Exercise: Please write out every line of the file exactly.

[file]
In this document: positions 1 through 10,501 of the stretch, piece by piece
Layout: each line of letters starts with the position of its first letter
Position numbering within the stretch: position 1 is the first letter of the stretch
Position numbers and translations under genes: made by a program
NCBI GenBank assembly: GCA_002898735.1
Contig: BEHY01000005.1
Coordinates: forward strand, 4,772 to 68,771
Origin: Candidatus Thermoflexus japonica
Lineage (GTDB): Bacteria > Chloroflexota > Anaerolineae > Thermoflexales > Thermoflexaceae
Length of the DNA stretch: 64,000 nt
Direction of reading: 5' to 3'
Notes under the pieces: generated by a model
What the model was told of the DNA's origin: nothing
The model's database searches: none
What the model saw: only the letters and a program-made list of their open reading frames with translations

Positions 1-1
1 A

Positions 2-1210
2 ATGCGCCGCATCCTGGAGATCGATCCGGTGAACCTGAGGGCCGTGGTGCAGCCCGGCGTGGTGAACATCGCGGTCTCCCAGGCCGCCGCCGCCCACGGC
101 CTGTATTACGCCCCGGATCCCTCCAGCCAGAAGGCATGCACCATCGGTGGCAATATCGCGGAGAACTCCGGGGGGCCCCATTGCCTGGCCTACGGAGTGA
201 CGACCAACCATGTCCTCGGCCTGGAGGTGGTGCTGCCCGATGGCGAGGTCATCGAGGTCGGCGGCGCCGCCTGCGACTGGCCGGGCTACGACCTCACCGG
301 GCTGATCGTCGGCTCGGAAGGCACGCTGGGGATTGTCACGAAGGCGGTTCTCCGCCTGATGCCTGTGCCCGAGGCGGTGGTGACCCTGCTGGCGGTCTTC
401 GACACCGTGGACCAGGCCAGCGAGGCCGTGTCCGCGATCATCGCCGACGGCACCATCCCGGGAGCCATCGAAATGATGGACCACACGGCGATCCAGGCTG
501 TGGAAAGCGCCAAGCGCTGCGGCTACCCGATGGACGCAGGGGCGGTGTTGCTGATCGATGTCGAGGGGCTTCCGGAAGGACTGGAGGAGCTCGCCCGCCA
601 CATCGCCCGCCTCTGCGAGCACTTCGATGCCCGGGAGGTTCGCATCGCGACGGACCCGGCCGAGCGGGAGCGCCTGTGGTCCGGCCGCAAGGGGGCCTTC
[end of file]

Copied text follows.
In this document: positions 1 through 10,501 of the stretch, piece by piece
Layout: each line of letters starts with the position of its first letter
Position numbering within the stretch: position 1 is the first letter of the stretch
Position numbers and translations under genes: made by a program
NCBI GenBank assembly: GCA_002898735.1
Contig: BEHY01000005.1
Coordinates: forward strand, 4,772 to 68,771
Origin: Candidatus Thermoflexus japonica
Lineage (GTDB): Bacteria > Chloroflexota > Anaerolineae > Thermoflexales > Thermoflexaceae
Length of the DNA stretch: 64,000 nt
Direction of reading: 5' to 3'
Notes under the pieces: generated by a model
What the model was told of the DNA's origin: nothing
The model's database searches: none
What the model saw: only the letters and a program-made list of their open reading frames with translations

Positions 1-1
1 A

Positions 2-1210
2 ATGCGCCGCATCCTGGAGATCGATCCGGTGAACCTGAGGGCCGTGGTGCAGCCCGGCGTGGTGAACATCGCGGTCTCCCAGGCCGCCGCCGCCCACGGC
101 CTGTATTACGCCCCGGATCCCTCCAGCCAGAAGGCATGCACCATCGGTGGCAATATCGCGGAGAACTCCGGGGGGCCCCATTGCCTGGCCTACGGAGTGA
201 CGACCAACCATGTCCTCGGCCTGGAGGTGGTGCTGCCCGATGGCGAGGTCATCGAGGTCGGCGGCGCCGCCTGCGACTGGCCGGGCTACGACCTCACCGG
301 GCTGATCGTCGGCTCGGAAGGCACGCTGGGGATTGTCACGAAGGCGGTTCTCCGCCTGATGCCTGTGCCCGAGGCGGTGGTGACCCTGCTGGCGGTCTTC
401 GACACCGTGGACCAGGCCAGCGAGGCCGTGTCCGCGATCATCGCCGACGGCACCATCCCGGGAGCCATCGAAATGATGGACCACACGGCGATCCAGGCTG
501 TGGAAAGCGCCAAGCGCTGCGGCTACCCGATGGACGCAGGGGCGGTGTTGCTGATCGATGTCGAGGGGCTTCCGGAAGGACTGGAGGAGCTCGCCCGCCA
601 CATCGCCCGCCTCTGCGAGCACTTCGATGCCCGGGAGGTTCGCATCGCGACGGACCCGGCCGAGCGGGAGCGCCTGTGGTCCGGCCGCAAGGGGGCCTTC